Sub-Mariner: The Depths #2

There is an awful lot going on in the second issue of this new Sub-Mariner series. The book is growing into one that takes its narrative about a sea quest and the power of myths and those who make it their business to debunk them and projects it into a legitimate examination of belief and fear and the effects they have on the mind.

The story creates a very clear dichotomy between the deep men on the one side, who have a very real fear of the sea in general and Namor in particular, and the rational Dr. Stein, who insists that Atlantis and Namor are myths--products of the psychological disturbances associated with deep sea travel. The irony in this case is that Stein's belief has more naked religiosity to it than that of the crew. One gets the sense that it doesn't really matter to them whether Namor exists or not, it is simply that they have learned a healthy respect (and fear) for the sea.

It is interesting to note that at least at this point in the narrative, the question of whether Namor actually exists or not doesn't really make a difference. As he spends more and more time in the deep ocean, Stein's grip on his sanity becomes ever more tenuous and the tension amongst the vessel's passengers reaches a near breaking point. We are given suggestions of Namor's existence, but when Stein finally breaks down and "sees" Namor, he doesn't actually see Namor at all, but rather some generic creature from the deep obviously cobbled together in his mind from various horror stories. The bottom line is that crew of the Plato is falling apart and whether it is Namor or "Namor" that is causing it matters not at all, the effect it the same.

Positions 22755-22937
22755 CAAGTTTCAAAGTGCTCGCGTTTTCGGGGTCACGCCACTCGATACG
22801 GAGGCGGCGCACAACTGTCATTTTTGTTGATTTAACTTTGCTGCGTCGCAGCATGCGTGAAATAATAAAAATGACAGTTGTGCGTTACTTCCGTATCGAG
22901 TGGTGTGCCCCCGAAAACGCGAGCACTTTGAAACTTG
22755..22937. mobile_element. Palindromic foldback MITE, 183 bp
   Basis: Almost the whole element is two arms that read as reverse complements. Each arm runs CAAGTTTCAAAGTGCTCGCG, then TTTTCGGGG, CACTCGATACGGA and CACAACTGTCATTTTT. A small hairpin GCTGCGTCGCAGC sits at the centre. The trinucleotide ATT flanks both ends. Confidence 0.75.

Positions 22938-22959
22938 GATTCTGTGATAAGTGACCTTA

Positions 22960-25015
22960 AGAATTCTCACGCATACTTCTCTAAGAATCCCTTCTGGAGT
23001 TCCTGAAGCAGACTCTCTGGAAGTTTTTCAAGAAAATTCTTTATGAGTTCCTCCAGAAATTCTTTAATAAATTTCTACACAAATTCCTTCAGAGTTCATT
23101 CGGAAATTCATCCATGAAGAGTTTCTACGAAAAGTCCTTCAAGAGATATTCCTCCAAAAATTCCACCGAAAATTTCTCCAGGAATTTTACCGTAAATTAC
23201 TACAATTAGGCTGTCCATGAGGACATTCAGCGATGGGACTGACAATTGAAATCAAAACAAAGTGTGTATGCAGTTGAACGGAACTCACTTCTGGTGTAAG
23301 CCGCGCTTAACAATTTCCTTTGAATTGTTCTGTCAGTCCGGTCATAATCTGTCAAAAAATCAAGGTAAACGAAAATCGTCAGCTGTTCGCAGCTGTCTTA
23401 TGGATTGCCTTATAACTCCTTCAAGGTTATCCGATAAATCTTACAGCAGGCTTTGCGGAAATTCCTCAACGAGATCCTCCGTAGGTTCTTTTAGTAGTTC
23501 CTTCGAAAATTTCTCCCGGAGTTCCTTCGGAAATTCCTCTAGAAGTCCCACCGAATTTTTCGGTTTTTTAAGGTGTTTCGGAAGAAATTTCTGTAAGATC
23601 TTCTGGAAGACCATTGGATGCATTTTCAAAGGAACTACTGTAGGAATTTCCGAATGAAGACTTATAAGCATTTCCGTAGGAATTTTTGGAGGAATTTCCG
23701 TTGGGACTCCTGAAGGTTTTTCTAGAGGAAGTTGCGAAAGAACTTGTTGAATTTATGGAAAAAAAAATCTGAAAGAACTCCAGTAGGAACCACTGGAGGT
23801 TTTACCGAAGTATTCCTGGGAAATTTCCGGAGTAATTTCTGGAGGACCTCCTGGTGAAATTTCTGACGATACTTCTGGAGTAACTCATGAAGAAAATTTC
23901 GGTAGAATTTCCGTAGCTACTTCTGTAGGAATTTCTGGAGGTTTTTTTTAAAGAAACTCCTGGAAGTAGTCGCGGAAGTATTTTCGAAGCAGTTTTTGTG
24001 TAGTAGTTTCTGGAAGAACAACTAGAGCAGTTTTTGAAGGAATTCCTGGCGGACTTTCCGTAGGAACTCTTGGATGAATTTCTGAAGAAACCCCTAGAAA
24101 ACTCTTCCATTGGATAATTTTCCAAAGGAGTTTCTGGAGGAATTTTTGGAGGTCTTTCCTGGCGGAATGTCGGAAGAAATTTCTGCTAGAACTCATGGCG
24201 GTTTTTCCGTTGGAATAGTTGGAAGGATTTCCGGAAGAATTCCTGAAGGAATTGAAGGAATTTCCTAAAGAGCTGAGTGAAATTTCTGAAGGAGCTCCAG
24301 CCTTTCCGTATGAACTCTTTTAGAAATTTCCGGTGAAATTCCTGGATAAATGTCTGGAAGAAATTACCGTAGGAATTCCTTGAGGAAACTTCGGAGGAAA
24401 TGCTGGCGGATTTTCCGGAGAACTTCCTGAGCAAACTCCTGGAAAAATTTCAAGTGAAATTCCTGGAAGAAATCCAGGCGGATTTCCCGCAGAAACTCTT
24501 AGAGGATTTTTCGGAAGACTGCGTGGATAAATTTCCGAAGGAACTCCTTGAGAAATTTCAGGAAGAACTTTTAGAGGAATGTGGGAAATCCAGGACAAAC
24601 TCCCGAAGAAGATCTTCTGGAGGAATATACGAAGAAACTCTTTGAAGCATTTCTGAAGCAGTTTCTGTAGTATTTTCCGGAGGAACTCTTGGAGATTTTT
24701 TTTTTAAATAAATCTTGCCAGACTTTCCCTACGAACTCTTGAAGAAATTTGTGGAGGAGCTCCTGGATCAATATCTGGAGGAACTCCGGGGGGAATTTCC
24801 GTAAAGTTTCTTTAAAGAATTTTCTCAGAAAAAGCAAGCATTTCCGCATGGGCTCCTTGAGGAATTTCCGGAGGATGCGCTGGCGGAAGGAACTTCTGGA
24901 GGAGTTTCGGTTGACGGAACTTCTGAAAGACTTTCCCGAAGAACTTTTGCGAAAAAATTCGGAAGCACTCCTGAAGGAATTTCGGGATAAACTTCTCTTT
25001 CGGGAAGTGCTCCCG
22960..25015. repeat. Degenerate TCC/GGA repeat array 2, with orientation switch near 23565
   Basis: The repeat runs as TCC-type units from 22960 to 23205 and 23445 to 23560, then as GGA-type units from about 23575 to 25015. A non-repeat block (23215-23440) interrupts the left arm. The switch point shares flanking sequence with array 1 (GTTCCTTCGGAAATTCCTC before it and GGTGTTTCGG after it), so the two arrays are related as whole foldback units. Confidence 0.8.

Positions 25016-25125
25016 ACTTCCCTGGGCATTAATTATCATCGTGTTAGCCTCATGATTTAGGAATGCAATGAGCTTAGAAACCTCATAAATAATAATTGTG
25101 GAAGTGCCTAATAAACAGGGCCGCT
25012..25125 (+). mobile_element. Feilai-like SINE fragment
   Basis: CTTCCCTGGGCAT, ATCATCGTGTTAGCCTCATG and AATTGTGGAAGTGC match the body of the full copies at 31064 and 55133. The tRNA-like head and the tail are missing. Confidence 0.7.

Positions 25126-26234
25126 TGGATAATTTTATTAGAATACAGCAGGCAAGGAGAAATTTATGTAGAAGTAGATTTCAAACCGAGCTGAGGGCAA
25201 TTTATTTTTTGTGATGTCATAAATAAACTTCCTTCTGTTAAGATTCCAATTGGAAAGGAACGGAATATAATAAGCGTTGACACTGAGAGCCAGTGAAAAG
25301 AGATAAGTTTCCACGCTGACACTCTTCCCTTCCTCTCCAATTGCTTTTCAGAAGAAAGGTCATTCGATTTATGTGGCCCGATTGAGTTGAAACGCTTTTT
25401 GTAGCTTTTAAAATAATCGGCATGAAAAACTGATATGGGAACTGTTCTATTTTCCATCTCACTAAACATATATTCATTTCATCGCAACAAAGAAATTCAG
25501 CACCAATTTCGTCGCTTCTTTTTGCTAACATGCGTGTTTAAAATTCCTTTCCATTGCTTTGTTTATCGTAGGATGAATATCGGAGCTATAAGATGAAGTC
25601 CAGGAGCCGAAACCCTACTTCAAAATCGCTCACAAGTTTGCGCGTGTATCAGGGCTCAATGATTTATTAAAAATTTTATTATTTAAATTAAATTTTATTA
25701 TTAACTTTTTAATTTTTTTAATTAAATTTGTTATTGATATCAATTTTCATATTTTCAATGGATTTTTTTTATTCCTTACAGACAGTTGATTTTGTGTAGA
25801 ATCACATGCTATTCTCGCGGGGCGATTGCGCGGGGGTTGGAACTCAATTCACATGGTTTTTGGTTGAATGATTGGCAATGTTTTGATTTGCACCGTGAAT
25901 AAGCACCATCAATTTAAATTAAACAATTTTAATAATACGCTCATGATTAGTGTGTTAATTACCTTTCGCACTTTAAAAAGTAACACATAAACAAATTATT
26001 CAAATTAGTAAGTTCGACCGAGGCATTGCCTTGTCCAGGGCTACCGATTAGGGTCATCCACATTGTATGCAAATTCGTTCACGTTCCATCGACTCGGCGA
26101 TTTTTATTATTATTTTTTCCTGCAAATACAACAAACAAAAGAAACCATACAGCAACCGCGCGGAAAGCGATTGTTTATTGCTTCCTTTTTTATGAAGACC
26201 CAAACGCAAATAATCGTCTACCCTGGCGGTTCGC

Both Milligan and Ribic must be credited for maintaining an extraordinary level of tension throughout the book. Suspense is maintained simply by means of the subtle, obscured suggestions of Namor's presence, despite the fact that very little happens in terms of action. Ribic in particular has done an excellent job of documenting the physical manifestation of Stein's steady decline from the cocksure skeptic brimming with rude health of the first issue, to the wide-eyed, sallow skinned neurotic we are left with here.

The issue opens with an epigraph ("A man who is not afraid of the sea will soon be drowned.") from J. M. Synge about the dangers of approaching the sea fearlessly. Perhaps just as telling in terms of where this series might be going is the portion of the quote left out: "But we do be afraid of the sea and we only do be drownded now and again."

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